Human Papillomavirus is transmitted primarily by skin-to-skin contact, and the virus can also enter the body through a cut, abrasion, scrape, or small tear in the skin. Most people get genital HPV infection through sexual contact which includes vaginal, anal, and oral sex. Transmission occurs even when people do not have symptoms. In rare cases, the virus is passed on to the baby by his or her infected mother. The child may develop HPV-related warts inside their throat or airways called recurrent respiratory papillomatosis and lesions inside the mouth.
Symptoms may occur years after the initial HPV infection. The most common symptom is warts (low-risk type) on the genital area and the abnormal changes in the cells that can sometimes turn into cancer (high-risk type). The strain of Human Papillomavirus that causes HPV warts is different from the strain that causes cancer. So, having HPV warts doesn’t mean that you’ll develop cancer. Regular screening will help diagnose HPV-related health problems earlier. Cancer caused by Human Papillomavirus does not show any symptoms until the cancer is in the last stage.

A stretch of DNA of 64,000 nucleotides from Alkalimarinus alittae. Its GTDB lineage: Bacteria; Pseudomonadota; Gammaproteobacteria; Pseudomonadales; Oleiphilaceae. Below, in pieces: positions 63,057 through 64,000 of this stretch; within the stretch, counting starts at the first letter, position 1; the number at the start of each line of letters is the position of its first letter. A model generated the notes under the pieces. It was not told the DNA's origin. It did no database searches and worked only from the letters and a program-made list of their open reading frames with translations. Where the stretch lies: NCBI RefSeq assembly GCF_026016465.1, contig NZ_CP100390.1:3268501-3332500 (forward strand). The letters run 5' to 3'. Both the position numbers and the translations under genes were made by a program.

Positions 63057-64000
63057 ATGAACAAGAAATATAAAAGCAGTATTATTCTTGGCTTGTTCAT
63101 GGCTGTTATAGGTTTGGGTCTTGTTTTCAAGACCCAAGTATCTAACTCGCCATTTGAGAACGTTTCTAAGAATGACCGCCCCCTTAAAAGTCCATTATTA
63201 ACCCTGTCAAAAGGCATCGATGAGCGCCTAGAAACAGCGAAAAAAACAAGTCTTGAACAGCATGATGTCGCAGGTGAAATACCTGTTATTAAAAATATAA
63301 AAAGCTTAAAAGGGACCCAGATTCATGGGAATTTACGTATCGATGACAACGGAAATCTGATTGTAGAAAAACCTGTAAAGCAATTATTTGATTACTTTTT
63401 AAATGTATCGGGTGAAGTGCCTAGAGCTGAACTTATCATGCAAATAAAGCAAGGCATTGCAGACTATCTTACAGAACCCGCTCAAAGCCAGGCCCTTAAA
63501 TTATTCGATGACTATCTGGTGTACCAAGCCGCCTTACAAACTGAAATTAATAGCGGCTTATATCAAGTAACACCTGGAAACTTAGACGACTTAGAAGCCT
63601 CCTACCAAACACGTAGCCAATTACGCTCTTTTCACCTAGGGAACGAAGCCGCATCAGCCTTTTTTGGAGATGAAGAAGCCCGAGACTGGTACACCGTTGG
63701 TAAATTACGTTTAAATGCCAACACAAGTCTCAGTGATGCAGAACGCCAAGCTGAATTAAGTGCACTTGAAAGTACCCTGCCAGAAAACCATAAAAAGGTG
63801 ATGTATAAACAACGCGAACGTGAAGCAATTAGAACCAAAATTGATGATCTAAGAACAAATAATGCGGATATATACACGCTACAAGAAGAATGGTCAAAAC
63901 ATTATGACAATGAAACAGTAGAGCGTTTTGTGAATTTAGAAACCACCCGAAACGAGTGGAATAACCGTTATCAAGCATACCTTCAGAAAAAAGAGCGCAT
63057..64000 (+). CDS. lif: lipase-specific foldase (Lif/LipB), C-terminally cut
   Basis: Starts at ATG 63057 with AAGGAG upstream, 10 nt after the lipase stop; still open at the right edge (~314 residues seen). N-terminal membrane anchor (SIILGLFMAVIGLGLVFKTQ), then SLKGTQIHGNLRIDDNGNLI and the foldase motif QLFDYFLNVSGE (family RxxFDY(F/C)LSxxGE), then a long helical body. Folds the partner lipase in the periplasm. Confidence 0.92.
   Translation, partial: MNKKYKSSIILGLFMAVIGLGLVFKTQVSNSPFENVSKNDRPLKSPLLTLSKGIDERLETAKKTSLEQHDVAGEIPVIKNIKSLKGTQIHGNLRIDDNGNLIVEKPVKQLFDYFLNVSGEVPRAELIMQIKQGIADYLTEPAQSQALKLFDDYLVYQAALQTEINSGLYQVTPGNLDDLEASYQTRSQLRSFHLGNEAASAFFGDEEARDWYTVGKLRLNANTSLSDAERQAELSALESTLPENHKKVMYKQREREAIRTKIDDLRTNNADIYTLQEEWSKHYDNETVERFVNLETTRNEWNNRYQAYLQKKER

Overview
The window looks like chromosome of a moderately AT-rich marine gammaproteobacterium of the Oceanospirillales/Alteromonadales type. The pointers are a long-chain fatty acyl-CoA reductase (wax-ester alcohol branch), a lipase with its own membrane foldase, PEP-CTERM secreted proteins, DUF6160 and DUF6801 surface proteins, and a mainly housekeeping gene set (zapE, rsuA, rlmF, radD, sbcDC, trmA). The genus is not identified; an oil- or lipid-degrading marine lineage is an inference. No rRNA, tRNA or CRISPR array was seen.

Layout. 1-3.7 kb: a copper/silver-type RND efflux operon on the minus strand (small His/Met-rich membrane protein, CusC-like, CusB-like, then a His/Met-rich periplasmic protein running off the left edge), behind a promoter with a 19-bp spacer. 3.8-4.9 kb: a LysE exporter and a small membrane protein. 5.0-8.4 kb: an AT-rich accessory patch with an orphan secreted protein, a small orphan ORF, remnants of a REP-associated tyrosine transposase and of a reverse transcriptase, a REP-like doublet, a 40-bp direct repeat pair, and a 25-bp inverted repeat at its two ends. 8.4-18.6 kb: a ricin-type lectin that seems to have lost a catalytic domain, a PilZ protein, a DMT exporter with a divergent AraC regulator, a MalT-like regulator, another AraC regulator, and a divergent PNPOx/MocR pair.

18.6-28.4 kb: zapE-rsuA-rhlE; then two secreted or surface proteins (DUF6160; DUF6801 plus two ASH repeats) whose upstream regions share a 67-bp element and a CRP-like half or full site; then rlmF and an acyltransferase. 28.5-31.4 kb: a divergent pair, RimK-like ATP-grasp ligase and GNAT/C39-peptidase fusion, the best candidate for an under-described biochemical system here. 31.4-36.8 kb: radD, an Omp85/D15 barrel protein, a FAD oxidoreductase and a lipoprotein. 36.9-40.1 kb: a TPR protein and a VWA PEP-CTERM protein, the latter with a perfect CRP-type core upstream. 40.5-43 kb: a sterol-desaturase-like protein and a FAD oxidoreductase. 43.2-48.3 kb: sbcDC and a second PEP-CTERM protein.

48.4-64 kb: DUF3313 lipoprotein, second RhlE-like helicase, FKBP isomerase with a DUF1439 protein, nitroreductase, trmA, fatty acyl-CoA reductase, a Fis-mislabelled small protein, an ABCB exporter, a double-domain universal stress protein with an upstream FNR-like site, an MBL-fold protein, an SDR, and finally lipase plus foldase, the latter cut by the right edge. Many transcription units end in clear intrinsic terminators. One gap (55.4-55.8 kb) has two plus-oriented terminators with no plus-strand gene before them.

HPV in men
Diagnosing HPV infection in men is difficult as most men do not have symptoms, but some may develop genital warts on the penis, scrotum, anus, or groin. This infection does not place a man at a higher risk for health problems. But, men who had anal sex or with a weaker immune system are prone to HPV-related cancers (penile, anal, and throat cancer). Men who have sex with men can get this viral infection.